Wednesday, November 16, 2011

The “canonical model” and the importance of default models

A Google+ post from Al Roth alerted me to an interesting conversation at The Straddler with Raquel Fernández. She has some great ways of making some nice points, such as her statement that a:

problem [in economics] is that methodology frequently trumps the question. Once you have a way to model things, much of the research becomes very self-referential; that is, it becomes more about how the model  behaves and less about the question. I think the question really matters, but a lot of economists believe the methodology matters more than the question. And this leads to very elaborate models of very many things without much of an outside reality check.

Another interesting impression I get from her talk, which is not explicit and may be a misreading on my part, flows from this point and concerns the importance of default models: The “default” or “canonical” model of economics describes a perfect-competition well-functioning market. We know that this is an incorrect description of the world, but it frequently shapes our “gut reaction,” and because we understand it fully we feel more comfortable arguing about this model than about the world. As a result, economists who give policy advice are treated more leniently by fellow economists if their advice is consistent with the standard model.

[…] the people who go and give advice usually end up with a very bad rap in economics. I am amazed at how much hatred—and I will say hatred—Paul Krugman evokes from some fellow economists. But one of the reasons for this is that he says things for which there is not “scientific” support and which go against what these people believe is "good" economics. Now, people on the other side also say things for which they do not have "scientific" support incidentally, and they don’t get the same amount of hatred.[…]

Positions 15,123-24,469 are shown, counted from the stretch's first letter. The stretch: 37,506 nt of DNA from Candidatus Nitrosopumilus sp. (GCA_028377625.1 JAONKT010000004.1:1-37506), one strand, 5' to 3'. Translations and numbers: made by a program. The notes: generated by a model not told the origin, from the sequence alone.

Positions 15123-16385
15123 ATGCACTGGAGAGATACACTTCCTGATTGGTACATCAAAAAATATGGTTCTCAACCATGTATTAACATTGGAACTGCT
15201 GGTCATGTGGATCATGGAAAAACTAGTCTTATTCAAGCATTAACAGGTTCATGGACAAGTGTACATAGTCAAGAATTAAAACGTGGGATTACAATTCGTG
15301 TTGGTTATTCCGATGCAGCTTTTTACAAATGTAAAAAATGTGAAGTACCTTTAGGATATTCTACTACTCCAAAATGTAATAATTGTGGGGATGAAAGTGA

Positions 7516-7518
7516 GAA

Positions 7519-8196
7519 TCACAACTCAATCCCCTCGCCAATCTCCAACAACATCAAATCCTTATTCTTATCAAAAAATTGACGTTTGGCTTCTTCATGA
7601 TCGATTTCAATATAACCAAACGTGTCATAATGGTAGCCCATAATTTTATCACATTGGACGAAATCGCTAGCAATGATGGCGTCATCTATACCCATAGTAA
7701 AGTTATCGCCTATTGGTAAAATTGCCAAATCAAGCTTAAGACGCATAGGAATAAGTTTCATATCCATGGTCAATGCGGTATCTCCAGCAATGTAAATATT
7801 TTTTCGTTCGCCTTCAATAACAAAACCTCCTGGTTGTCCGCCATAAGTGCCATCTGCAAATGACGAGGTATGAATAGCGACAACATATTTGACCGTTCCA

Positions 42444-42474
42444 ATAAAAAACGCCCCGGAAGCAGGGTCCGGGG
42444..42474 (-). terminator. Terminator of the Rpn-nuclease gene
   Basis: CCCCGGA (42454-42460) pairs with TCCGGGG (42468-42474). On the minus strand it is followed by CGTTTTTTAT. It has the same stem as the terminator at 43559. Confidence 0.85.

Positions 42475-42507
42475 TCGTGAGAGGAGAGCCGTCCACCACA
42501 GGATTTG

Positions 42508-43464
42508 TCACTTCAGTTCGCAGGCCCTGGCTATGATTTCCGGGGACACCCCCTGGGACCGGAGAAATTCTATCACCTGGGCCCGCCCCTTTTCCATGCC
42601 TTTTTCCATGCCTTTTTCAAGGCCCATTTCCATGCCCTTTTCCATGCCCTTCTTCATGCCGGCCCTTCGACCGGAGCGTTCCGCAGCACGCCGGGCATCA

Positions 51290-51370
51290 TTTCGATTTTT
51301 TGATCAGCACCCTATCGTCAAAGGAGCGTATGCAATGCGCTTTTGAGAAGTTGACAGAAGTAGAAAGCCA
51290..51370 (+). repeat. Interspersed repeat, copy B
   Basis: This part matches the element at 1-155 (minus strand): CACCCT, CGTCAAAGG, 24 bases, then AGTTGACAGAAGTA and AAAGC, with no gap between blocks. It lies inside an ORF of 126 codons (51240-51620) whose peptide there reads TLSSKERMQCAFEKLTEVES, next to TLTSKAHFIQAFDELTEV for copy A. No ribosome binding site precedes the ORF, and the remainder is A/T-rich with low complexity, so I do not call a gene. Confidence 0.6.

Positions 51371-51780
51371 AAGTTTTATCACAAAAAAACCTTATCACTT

Take the argument we’ve been having recently. Should we be trying to increase aggregate demand or should we be reducing the deficit? […] Well, a model is not going to give you the answer because it depends on whether you write the model in such a way that getting aggregate demand up is a good idea, or whether you write it in such a way that people are really worried about future deficits that are coming around the road and they won’t invest because they know that taxes are going to be high in the future.

These things are rigged into the model from the beginning when it’s such an unsettled question, and we don’t really have an exact science-based way to answer it, which is why we argue about history. […]

Economists don’t have to be free-marketers. But that ends up being the canonical model, and then everything else ends up being a departure from the canonical model, which you’ve then got to explain why you’re departing from. It’s not because the canonical model is right, it’s because you ask most economists and they’ll say, “At least we understand how that economy works very, very well. So you want to tell me that we’re going to move away from this one and move to something else, that’s fine, but you have to explain why you’re putting in all of these imperfections.” So it’s not that you can’t write those things down, it’s just that there is less of a standard way of doing it.